Although screen captures are something that Windows is capable of doing on its own, third-party screen capture utilities offer a lot more in the way of features. We've tried many of these utilities and have been quite impressed with some of their offerings. ScreenSnag is one of the less intuitive options that we've tried, but it does offer some useful features that make it worth the time it takes to learn.
ScreenSnag's interface is unlike anything we've seen before, and not necessarily in a good way. Its options are all contained within a series of gray boxes; some of these toggle through different options when clicked, while others launch whole separate menus. Mouse-over tooltips explain each button on the interface, but we did miss having a Help file. Once we got used to navigating ScreenSnag, we found that it actually has quite a few useful options; we were able to insert captions and borders, scale the image, and launch images automatically in either our default image viewer or image editor. ScreenSnag provides users with the fairly standard options of capturing the entire screen, a particular window, or a specified area. The timer feature is especially useful, allowing users to take screen captures repeatedly at specific time intervals. Settings can be saved as profiles, allowing users to quickly adjust ScreenSnag for particular tasks. Overall, ScreenSnag wasn't bad, but it didn't particularly impress us with either its features or its layout. There are plenty of other screen capture tools that do both.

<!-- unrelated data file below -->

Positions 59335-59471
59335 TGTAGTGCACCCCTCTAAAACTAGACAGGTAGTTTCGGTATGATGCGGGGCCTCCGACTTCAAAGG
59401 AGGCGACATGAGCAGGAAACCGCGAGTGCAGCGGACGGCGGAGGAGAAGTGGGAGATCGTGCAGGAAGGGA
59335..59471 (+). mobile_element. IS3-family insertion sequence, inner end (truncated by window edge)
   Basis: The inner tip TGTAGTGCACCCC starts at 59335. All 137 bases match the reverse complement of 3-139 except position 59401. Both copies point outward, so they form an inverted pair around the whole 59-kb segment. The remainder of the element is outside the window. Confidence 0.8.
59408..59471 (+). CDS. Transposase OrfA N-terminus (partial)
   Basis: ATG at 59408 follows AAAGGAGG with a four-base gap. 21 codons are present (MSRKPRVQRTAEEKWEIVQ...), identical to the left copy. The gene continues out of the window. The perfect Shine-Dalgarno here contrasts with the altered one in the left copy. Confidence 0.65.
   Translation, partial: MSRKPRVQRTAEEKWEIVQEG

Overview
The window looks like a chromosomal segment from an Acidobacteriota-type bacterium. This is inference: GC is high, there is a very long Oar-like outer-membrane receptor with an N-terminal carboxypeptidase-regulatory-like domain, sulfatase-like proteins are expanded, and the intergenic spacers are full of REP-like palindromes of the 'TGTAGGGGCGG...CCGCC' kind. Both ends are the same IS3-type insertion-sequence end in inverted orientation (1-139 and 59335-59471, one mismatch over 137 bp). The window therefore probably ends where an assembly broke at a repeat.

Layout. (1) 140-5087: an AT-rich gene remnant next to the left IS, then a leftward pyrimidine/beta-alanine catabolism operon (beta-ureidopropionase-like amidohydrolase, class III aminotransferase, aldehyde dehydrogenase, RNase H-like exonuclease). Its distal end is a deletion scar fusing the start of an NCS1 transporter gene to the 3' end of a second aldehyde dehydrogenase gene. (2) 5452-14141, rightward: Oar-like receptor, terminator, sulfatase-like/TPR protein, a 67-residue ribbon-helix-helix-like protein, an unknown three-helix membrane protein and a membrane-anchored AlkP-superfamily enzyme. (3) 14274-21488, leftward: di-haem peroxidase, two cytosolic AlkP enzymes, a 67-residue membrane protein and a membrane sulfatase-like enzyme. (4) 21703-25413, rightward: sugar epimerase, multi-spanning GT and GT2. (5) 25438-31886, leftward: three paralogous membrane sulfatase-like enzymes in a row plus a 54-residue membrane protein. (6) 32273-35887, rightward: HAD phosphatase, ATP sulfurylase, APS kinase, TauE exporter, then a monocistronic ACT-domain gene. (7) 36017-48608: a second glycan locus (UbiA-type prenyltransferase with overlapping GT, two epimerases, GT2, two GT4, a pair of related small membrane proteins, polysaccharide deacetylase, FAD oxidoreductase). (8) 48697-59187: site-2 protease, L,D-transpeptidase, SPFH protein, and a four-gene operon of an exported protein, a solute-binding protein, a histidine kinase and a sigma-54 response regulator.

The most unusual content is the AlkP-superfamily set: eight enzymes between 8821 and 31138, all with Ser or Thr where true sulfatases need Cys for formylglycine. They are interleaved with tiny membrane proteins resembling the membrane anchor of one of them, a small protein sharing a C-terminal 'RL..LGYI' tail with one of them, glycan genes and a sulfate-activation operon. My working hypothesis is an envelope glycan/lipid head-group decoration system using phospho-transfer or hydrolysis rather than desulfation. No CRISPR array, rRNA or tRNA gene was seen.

ScreenSnag installs and uninstalls without issues.
ScreenSnag provides a way to take a photo of your computer screen. Capture the entire screen, a region of the screen, a window, or an element on the window with a single hotkey or click. You can also use Timer option to perform captures at intervals that you define. Save any combination of your preferences as a profile and make the capture process quicker.